A traction — or NSD — device is often used in decompression therapy. You’ll usually see these devices in outpatient facilities like chiropractic treatment centers or clinics focused on neck and back care.
Decompression therapy at a glance
One decompression therapy session takes about 20 to 30 minutes. Here’s how the procedure typically works:
- You’ll lie flat on a table. The doctor or specialist may put a cushion under your knees to keep your legs up.
- The doctor buckles a harness around your waist that’s attached to a pulley system on the machine. If you’re receiving neck decompression, the harness or buckle may go around your head.
- Depending on the machine, the pulley system pulls on the harness to begin stretching out your neck, back, or other affected area.
- After stretching the area, the pulley returns the harness to its original position. The doctor may also monitor real-time data showing the force being applied to the area and angles that may help relieve pressure.
- The doctor decides how many times to repeat the stretching process. They may adjust the force and angles that the machine uses throughout the session.
A session of this type of therapy may relieve pain that’s the result of a mild injury, strain, or overuse of a joint.
You may need to attend multiple sessions — from 5 to 30 depending on your pain and condition — for chronic pain, swelling, or damage in your joints.
There are very few reported risks associated with decompression therapy. Some reported side effects can include:
- mild, temporary soreness in the affected area
- muscle spasms
- shooting pains down the legs
- persisting pain if the underlying cause isn’t treated
Some limited research also suggests that decompression therapy may be effective in reducing the symptoms associated with compression, but evidence is mixed.
An older set of clinical guidelines published in 2012 looked comprehensively at various treatments for lumbar disc herniation with radiculopathy, including decompression therapy. Many treatments didn’t have enough evidence to support their effectiveness, but nonsurgical decompression showed some promise in relieving pain and disability associated with compression.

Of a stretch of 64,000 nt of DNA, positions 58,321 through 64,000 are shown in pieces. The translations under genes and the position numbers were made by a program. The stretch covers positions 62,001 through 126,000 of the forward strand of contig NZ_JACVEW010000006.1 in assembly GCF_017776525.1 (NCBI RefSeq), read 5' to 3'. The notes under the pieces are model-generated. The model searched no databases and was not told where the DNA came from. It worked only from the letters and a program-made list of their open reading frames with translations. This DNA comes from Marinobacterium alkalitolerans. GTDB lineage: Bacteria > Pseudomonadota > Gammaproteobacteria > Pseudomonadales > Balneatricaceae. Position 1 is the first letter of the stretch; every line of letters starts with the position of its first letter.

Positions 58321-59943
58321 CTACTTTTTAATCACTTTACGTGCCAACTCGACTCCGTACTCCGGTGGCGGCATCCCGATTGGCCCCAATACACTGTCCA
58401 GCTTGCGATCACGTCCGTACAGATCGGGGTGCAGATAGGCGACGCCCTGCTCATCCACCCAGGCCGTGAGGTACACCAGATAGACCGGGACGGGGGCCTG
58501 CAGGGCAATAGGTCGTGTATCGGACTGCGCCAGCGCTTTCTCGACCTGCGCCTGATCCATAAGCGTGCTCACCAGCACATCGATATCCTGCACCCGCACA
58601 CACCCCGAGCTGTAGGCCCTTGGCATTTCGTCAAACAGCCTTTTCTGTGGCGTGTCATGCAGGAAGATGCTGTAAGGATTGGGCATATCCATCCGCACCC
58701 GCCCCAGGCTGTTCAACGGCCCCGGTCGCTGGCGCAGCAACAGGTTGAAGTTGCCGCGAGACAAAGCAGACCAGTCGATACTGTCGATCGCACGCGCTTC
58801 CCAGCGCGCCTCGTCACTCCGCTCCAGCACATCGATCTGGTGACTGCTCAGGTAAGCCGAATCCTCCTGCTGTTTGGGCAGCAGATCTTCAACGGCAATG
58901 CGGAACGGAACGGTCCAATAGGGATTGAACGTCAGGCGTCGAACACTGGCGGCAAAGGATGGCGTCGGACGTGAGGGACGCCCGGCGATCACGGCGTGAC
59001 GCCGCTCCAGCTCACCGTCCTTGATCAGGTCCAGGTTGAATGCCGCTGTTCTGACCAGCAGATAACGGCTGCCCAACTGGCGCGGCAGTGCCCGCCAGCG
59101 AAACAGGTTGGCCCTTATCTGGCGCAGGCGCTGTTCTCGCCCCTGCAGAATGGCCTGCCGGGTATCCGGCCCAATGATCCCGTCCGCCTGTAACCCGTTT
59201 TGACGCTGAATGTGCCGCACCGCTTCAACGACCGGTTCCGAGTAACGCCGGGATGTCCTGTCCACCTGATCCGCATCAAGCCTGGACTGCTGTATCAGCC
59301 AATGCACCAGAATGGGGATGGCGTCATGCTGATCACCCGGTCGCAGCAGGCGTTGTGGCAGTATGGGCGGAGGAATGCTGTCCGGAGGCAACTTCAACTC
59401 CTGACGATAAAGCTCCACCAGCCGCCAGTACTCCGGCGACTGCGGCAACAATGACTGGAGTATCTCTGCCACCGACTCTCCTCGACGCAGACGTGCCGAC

The researchers separated people into two groups — 30 who received decompression therapy and 30 who didn’t. Results showed that decompression therapy helped noticeably improve symptoms in the group who received it, while the other group didn’t experience any improvement.
It’s common to feel sore or stiff after a decompression therapy session.
But noticeable pain is not typical. Contact the doctor right away if you’re still experiencing:
The cost for a single decompression therapy session can range from $20 to $200, according to online estimates. Multiple sessions to treat severe or chronic nerve compression may cost up to $6,000 for a full course of treatment.
Decompression therapy costs can vary based on:
- your health insurance coverage, such as Medicare for manipulation of the spine
- the facility where you choose to get treatment
- the doctor or specialist who performs the treatment
Decompression therapy is considered an effective treatment for pain caused by compressed nerves that’s severe or chronic and disrupts your daily life.
Contact a doctor or chiropractic specialist if you have severe pain in your spine, lower back, hips, or knees that doesn’t go away with treatment at home or other therapies.